{CAMPUS TODAY} at Roberts

Q & A with President John A. Martin

You’ve said that stepping down from the presidency “makes sense from a strategic perspective.” Can you elaborate on that? How is a change in top-level leadership good for the College and Seminary?

Kathryn and I feel that now is a good time to wrap up our service at Roberts and Northeastern, since I will be finishing my third four-year term as president. Because we have made such great strides, have charted the path forward with a new Strategic Plan, and are well on our way with the Legacy 150 Campaign, I feel that there can be a smooth transition for both the College and Seminary. I have been the beneficiary of being able to build on the work of those who had this office before me. I am confident that our next leader will bring new vision and skills to this important task.

What are some of the most significant changes you have seen in higher education in the past decade ?

Colleges and universities need to be nimble to stay with the curve, especially in the technological changes that have revolutionized our world and continue to change our operating paradigms. One of our significant challenges is to figure out how to be as cost-effective as possible while continuing to build our reputation as premier institutions for Christian higher education. Although costs continue to escalate, I tell prospective students and parents that the cost of not going to college far outweighs the cost of going to college.

What have been some high points for you personally as president of RWC and NES?

Every year at the commencements of Roberts and Northeastern, I marvel at the opportunity that I have to be a part of the process that allows women and men to secure such a fine education. Each year is a highlight. Other highpoints have included the dedications of the Golisano Library, Carpenter Hall and especially the Hastings Center for Academics. I enjoy working closely with my dear friends, the cabinet officers. A personal family highlight is that my son, Kyle, has both a baccalaureate degree and a master’s degree from Roberts Wesleyan College.

What has been most challenging?

Undoubtedly, the most challenging aspect of my job in the past six years has been the multifaceted change in our culture and economy. Attitudes toward higher education have fractured in many people’s minds, the economy has been difficult for many college-bound students, and uncertainty abounds in many areas. In the midst of this, it is important to keep an optimistic outlook not only because God is ultimately in control, but because I firmly believe that our culture will get through this rough spot and come out in a better place.

What goals do you have for the next few months before you leave?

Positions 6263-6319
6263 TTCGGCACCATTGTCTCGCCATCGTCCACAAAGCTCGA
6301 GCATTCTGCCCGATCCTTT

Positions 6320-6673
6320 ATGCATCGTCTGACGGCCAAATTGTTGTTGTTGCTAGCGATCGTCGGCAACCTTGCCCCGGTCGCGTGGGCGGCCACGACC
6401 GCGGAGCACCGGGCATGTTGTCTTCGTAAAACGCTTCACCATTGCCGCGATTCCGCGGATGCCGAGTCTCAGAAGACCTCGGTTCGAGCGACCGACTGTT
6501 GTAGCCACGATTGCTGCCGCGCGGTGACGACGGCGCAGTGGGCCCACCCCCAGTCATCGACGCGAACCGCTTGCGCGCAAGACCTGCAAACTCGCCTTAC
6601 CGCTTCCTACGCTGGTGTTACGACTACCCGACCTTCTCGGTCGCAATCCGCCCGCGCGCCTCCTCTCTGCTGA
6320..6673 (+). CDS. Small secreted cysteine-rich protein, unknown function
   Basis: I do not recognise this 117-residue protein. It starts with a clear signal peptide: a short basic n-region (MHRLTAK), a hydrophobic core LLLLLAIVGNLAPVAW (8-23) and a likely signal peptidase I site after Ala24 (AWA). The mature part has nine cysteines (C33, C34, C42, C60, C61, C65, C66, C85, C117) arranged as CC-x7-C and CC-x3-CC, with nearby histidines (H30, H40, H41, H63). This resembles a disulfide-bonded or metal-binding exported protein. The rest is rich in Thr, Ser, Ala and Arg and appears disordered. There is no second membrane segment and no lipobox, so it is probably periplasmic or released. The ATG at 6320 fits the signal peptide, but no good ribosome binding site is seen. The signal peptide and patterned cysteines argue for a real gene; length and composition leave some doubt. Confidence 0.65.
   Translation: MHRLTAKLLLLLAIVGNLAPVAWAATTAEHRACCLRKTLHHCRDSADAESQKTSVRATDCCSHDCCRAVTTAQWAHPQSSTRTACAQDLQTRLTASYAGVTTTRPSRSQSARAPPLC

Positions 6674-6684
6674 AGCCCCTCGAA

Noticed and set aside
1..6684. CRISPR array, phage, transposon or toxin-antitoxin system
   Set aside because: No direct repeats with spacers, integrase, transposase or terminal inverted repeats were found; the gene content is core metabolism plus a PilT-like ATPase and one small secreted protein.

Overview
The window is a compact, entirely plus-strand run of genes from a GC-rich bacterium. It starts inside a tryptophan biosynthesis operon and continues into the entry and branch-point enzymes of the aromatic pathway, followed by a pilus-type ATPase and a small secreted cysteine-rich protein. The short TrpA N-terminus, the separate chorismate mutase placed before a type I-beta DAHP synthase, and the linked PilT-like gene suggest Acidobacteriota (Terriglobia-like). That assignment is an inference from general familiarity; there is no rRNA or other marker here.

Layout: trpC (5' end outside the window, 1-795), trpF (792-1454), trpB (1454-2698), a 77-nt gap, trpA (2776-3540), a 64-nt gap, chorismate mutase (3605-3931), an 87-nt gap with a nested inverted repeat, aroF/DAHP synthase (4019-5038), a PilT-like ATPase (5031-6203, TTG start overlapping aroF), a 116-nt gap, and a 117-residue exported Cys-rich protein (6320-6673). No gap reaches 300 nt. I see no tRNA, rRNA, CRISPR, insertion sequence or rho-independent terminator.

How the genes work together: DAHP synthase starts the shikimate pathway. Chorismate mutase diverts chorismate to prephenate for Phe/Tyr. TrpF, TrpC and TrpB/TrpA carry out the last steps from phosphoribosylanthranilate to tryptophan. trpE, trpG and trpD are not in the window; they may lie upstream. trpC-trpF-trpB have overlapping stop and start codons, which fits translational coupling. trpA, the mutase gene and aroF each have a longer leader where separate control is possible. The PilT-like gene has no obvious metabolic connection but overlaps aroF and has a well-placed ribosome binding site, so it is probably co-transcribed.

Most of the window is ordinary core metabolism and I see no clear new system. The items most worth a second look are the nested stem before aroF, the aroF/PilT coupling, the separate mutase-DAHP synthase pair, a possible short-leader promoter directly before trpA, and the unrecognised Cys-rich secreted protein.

My number one goal is to get as far along funding our Legacy 150 Capital Campaign as we possibly can. I would love to have the science and nursing building underwritten so that my successor can begin the term of service and get credit for building a wonderful new and important academic space. Also, I am beginning to prepare the campus for our 150th year of service, with our 150th birthday party in September 2016!

What are your plans? Where will you go from here?

This fall, Kathryn and I will be making some decisions about what our next appointment will be. Ultimately, we will end up in our home in Dallas, Texas — Kathryn’s place of birth and my adopted hometown. But the move to Dallas may be delayed by quite a few years because of some other opportunities of service that are presenting themselves to us. When we married, we never expected to live in Kansas and New York. The next place may surprise some people, too!

In what ways will the new science and nursing center most benefit our students?

This building is essential for the growth and development of Roberts Wesleyan College and, ultimately, Northeastern Seminary, since a strong college generates a strong seminary. It will give us needed space for our current programs, as well as provide important opportunities for enhancing our curriculum. Because science is a core requirement for an educated person, almost every undergraduate student and many graduate students will study and learn in this new structure, as well as in the totally refurbished Smith Science Center. I think our track record in refurbishing buildings is good. One only needs to look at Carpenter Hall, Cox Hall, the Voller Athletic Center, Roberts Hall, Miner Hall and the Hastings Center to see examples of older buildings that are now sustainable, beautiful and wonderful spaces for learning and living.

What advice would you give the next president of Roberts Wesleyan College and Northeastern Seminary?

There are a number of things I would say:

  • Be prepared to enjoy great relationships.
  • Enjoy the “little successes” and things that no one else knows about as much as the “big public successes.”
  • Get close to the people who report to you — love them.
  • Revel in the accomplishments of alumni, students, staff and faculty.
  • Immerse yourself in the history of the College and Seminary — appreciate those who served on this campus both recently and many years ago.
  • Know that you won’t be the last president of the College and Seminary — you are holding the office “in trust” for those who will come after you.
  • Take pleasure in your work.
  • At the end of your term of service, know that God chose you to be at Roberts and Northeastern for that specific time!
  • Visit www.roberts.edu/RobertsToday for the President’s perspective on creative learning.